Wood is still the king of decking materials, but the widespread acceptance and availability of manufactured “plastic” lumber has continued to grow among DIYers and professional deck builders alike. Which material is best for your new deck or deck-remodeling project will depend on factors including decking color, available board sizes, maintenance requirements, and, of course, price.
Natural-wood decking products can be roughly divided into three categories: pressure-treated lumber, redwood and cedar, and tropical hardwoods. You’ll find most types of wood decking at your local lumberyard, although availability may vary depending on where you live. A growing number of decking options—tropical hardwoods in particular—are available only online.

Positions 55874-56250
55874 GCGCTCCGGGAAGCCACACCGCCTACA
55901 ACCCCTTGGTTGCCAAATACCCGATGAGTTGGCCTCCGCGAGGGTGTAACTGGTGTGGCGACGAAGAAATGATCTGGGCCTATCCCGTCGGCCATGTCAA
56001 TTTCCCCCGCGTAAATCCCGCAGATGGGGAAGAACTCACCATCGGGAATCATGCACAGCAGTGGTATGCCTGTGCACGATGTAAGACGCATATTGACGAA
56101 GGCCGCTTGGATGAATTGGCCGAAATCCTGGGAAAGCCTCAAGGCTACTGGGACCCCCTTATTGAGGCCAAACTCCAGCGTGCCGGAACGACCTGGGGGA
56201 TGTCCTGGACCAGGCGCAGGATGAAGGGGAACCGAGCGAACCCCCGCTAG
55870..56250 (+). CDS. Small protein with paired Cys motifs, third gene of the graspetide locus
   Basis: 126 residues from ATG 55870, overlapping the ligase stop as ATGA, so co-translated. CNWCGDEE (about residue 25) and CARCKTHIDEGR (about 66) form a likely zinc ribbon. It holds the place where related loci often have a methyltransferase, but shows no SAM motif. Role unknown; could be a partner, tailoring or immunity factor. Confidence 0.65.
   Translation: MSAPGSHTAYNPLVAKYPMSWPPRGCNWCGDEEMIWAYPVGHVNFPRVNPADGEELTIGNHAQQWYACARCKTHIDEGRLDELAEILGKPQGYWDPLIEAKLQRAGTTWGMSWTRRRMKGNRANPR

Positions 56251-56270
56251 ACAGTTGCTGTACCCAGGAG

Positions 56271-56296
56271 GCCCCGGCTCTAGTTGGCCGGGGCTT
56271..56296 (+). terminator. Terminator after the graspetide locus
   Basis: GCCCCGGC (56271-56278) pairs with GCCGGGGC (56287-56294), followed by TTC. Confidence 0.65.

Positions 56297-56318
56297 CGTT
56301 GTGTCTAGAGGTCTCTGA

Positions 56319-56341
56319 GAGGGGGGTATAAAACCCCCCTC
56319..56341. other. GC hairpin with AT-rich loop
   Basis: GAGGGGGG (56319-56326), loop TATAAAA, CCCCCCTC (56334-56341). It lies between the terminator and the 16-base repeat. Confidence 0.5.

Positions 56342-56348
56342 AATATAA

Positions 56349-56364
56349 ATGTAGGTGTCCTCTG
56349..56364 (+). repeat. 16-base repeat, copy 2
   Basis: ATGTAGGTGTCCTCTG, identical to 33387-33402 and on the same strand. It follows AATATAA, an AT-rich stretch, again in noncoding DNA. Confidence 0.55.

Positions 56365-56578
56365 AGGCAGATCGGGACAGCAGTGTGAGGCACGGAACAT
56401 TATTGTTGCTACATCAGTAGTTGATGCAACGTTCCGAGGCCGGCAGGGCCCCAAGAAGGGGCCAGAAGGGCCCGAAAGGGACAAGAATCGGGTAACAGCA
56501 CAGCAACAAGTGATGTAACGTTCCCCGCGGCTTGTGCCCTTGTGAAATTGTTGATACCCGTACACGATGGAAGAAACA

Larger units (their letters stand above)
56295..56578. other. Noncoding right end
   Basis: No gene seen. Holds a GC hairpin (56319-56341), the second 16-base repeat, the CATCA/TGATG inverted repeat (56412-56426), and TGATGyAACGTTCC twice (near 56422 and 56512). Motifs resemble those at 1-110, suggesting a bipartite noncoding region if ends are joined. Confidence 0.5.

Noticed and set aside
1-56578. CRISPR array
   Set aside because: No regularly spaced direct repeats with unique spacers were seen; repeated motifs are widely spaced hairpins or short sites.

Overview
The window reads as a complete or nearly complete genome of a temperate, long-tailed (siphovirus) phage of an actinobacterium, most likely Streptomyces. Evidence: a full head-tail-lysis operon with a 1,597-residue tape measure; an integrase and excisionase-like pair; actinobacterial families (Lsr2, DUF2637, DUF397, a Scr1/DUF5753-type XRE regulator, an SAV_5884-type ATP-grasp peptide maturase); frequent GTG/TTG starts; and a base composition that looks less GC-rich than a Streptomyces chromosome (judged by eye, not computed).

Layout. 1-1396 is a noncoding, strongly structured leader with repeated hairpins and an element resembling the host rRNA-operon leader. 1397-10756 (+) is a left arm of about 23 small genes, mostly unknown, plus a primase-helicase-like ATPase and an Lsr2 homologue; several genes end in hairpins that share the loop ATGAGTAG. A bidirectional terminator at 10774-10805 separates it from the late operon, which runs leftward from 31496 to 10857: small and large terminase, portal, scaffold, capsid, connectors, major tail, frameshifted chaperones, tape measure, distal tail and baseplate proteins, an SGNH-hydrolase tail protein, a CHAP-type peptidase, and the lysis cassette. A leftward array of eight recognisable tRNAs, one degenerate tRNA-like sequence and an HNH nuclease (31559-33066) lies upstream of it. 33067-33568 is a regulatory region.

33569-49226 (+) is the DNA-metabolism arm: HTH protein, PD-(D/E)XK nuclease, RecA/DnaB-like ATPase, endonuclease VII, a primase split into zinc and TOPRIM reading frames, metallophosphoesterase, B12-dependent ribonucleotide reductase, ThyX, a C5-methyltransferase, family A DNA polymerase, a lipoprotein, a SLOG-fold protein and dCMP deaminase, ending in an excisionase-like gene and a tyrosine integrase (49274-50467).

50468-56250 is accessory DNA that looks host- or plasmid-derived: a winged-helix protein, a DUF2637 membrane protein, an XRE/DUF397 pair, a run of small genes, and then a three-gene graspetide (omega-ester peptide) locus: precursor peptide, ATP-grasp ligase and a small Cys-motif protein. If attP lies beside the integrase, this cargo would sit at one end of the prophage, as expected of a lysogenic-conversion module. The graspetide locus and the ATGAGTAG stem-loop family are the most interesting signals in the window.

This ubiquitous green-tinted wood has been the best-selling decking material for several decades and still is today. Each year approximately 75 percent of all new decks are covered with pressure-treated (PT) decking. The understructure frame—posts, beams, joists—of virtually every deck is made of PT lumber.
PT decking is the most affordable and widely available material. The most common size of treated decking is 5/4 x 6–inch planks (about 80 cents per linear foot), but 2 x 6s (70 cents per linear foot) and 2 x 4s (50 cents per linear foot) are also used.
Most PT decking is cut from southern yellow pine and then chemically treated to resist decay, fungus, and wood-boring bugs. For more 70 years PT lumber was infused with chromated copper arsenate (CCA), a suspected carcinogen. However, CCA hasn’t been used in residential lumber since December 2003. Today, most PT lumber is treated with less-toxic chemicals, such as alkaline copper quaternary (ACQ), copper azole, or carbon-based, nonmetallic preservatives.
The main disadvantage of PT decking is that because it’s cut from pine, it’s not very dimensionally stable. It has a tendency to swell, crack, split, and warp. When wet, it’s surprisingly heavy. PT decking requires routine maintenance too, including an annual power washing and an application of stain or clear wood preservative every two or three years.